If you’re looking in a seller’s market when there tends to be multiple offer situations, start your search a bit lower than your budget. You don’t want to find your dream home that’s priced as high as you’re willing to go and get into a bidding war on it. Otherwise, you’ll find yourself upset when you’re unable to compete, or worse, counteroffer in a manner that’s beyond what you can reasonably afford. Remember, you can’t always bargain your way to the price you want.
In a buyer’s market, this might be possible, but in a situation with multiple offers, you want to be able to counteroffer without going beyond your means. Ask your real estate agent how much homes in the area/market typically sell for in terms of the asking price. If they usually go over or under, you want to be prepared.
- Avoid Having Too Many Contingencies
A buyer has the ability to make a purchase offer contingent on various criteria, such as repairs, closing costs, and more. If you’re in a multiple offer situation, you will want to avoid having too many contingencies (or any at all). You don’t want your offer to be less attractive than someone else who offered the same price simply because of contingencies. When you’re cutting back on contingencies, consider very carefully before you forego a home inspection.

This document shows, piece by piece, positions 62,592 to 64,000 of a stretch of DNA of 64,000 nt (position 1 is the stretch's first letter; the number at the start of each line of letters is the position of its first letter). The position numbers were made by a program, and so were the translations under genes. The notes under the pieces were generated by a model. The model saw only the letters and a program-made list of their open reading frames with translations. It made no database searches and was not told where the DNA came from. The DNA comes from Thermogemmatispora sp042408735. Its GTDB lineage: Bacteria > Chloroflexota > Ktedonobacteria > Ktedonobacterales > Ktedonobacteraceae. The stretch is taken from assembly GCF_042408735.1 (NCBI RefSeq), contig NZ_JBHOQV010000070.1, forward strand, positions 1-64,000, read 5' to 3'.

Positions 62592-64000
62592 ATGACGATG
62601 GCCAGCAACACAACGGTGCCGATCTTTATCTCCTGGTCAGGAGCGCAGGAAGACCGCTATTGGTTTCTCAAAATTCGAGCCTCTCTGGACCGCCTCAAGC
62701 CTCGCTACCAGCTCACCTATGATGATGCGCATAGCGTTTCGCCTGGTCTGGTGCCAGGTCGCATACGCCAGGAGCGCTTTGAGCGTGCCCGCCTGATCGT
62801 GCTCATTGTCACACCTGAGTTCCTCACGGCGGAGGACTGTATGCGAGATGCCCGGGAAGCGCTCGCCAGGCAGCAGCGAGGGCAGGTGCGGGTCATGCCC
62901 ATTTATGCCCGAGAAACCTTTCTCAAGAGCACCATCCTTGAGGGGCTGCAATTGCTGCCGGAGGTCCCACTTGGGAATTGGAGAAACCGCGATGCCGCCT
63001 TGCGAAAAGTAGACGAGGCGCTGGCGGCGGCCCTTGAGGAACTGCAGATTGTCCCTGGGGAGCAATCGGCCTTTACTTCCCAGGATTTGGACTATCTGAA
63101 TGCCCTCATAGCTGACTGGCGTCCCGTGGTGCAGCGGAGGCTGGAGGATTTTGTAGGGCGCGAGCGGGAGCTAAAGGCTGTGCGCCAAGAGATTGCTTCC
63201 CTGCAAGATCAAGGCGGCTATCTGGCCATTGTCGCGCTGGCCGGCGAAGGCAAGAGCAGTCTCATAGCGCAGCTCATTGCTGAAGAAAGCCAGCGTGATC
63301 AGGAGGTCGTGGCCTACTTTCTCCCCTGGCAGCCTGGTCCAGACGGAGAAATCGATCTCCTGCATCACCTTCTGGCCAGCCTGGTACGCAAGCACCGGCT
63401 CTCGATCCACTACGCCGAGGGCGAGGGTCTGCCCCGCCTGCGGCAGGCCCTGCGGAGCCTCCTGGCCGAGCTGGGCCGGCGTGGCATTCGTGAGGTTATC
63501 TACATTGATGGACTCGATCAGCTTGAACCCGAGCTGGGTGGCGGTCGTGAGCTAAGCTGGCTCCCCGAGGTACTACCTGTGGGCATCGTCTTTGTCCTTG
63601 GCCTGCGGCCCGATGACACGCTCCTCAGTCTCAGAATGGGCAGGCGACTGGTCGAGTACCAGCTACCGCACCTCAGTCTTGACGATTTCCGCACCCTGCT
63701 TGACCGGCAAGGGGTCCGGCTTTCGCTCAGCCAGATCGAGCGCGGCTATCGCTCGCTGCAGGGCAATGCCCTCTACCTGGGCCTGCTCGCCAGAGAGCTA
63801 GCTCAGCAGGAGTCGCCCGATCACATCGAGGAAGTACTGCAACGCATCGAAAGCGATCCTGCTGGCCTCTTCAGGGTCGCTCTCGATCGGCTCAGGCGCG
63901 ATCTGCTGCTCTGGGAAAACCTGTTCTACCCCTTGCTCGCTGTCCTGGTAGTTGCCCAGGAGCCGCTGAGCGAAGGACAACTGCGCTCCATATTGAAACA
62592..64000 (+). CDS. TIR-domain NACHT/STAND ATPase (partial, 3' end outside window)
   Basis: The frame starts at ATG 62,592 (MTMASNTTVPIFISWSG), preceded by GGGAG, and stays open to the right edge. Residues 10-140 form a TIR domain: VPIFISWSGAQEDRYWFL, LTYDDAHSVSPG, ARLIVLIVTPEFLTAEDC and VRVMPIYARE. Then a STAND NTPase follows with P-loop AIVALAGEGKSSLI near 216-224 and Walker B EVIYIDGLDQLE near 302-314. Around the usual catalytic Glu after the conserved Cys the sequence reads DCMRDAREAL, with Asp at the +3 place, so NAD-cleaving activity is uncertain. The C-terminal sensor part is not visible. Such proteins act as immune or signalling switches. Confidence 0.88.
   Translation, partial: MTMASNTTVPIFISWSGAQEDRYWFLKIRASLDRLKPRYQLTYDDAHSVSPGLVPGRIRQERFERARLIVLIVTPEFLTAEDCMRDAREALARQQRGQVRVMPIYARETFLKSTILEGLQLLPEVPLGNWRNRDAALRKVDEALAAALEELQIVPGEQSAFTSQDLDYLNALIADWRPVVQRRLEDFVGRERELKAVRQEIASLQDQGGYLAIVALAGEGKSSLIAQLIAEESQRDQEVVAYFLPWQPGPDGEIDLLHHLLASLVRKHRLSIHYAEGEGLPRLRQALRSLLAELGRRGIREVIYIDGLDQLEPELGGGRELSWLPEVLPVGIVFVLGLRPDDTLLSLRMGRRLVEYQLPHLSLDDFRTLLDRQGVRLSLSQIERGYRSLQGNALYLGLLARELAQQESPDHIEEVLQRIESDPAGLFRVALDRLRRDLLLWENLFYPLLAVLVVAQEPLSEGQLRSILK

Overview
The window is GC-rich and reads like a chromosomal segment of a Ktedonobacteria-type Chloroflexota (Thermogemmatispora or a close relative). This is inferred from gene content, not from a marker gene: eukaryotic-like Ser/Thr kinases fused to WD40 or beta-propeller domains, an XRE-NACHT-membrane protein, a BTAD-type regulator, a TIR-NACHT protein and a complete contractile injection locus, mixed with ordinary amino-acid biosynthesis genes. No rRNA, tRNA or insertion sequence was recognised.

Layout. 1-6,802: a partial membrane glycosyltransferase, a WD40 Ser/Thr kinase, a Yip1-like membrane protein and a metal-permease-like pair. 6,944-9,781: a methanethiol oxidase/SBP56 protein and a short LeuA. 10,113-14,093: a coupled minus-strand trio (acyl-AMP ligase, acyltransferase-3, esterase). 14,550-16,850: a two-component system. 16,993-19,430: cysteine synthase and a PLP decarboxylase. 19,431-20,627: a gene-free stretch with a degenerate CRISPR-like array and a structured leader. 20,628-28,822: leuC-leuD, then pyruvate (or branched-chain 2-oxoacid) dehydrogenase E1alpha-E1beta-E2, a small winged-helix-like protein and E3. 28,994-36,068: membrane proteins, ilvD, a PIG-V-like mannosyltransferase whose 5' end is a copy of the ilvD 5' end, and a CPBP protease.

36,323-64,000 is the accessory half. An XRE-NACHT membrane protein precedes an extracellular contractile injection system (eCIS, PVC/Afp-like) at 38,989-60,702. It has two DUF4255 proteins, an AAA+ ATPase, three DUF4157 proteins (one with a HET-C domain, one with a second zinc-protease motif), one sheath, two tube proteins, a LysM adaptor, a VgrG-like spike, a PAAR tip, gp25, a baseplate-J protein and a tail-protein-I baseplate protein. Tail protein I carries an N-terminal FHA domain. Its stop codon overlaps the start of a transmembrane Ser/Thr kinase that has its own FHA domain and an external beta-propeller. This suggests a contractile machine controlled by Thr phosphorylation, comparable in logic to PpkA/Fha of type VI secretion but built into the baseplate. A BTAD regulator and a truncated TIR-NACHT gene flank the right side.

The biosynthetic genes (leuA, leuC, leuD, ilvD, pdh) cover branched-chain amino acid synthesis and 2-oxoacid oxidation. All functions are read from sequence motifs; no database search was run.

Although foregoing a home inspection can be appealing to a seller, especially if they’re looking to move quickly, it’s usually best to avoid this as you don’t want to end up with hundreds or even thousands of dollars worth of repairs on your hands.
- Show You Can Absolutely Close the Deal
Even in a multiple offer situation, sellers want to know the offer they’re accepting will close escrow. Sure, they might have multiple people offering to give more than you, but if you’re showing that you can absolutely close the deal with no problems, they will likely find your offer more appealing than the rest. So how can you show your ability to close? First and foremost, your pre-approval letter should be ready.
Next, make sure you have proof of cash to close, as well as evidence of your credit score. You can also write an offer letter detailing what the house means to you/your future. This is your chance to connect with the seller, which is important as they likely have some emotional ties to the home.
- Prepare for the Worst
Last but not least, prepare for the worst. If you’ve used all of the tips above, you’ll have a good chance at winning the multiple offer situation. But make sure you have other options in mind so you don’t get too upset if things don’t work out. Multiple offer situations can be challenging and emotional at best, but if you have a backup, you can walk away feeling positive about the effort you put in.
Whether you’re looking to buy or sell a home in Virginia Beach, VA, Give us a call at 757-350-1149 or send us an email at firstname.lastname@example.org to start planning your next move now! I’m here to answer any questions you may have about your real estate goals.
Joshua Britt is a dedicated agent with Prodigy Realty. Starting his business graduating with a Bachelor's degree in Marketing and a Master's degree in Business Administration, all while serving in the....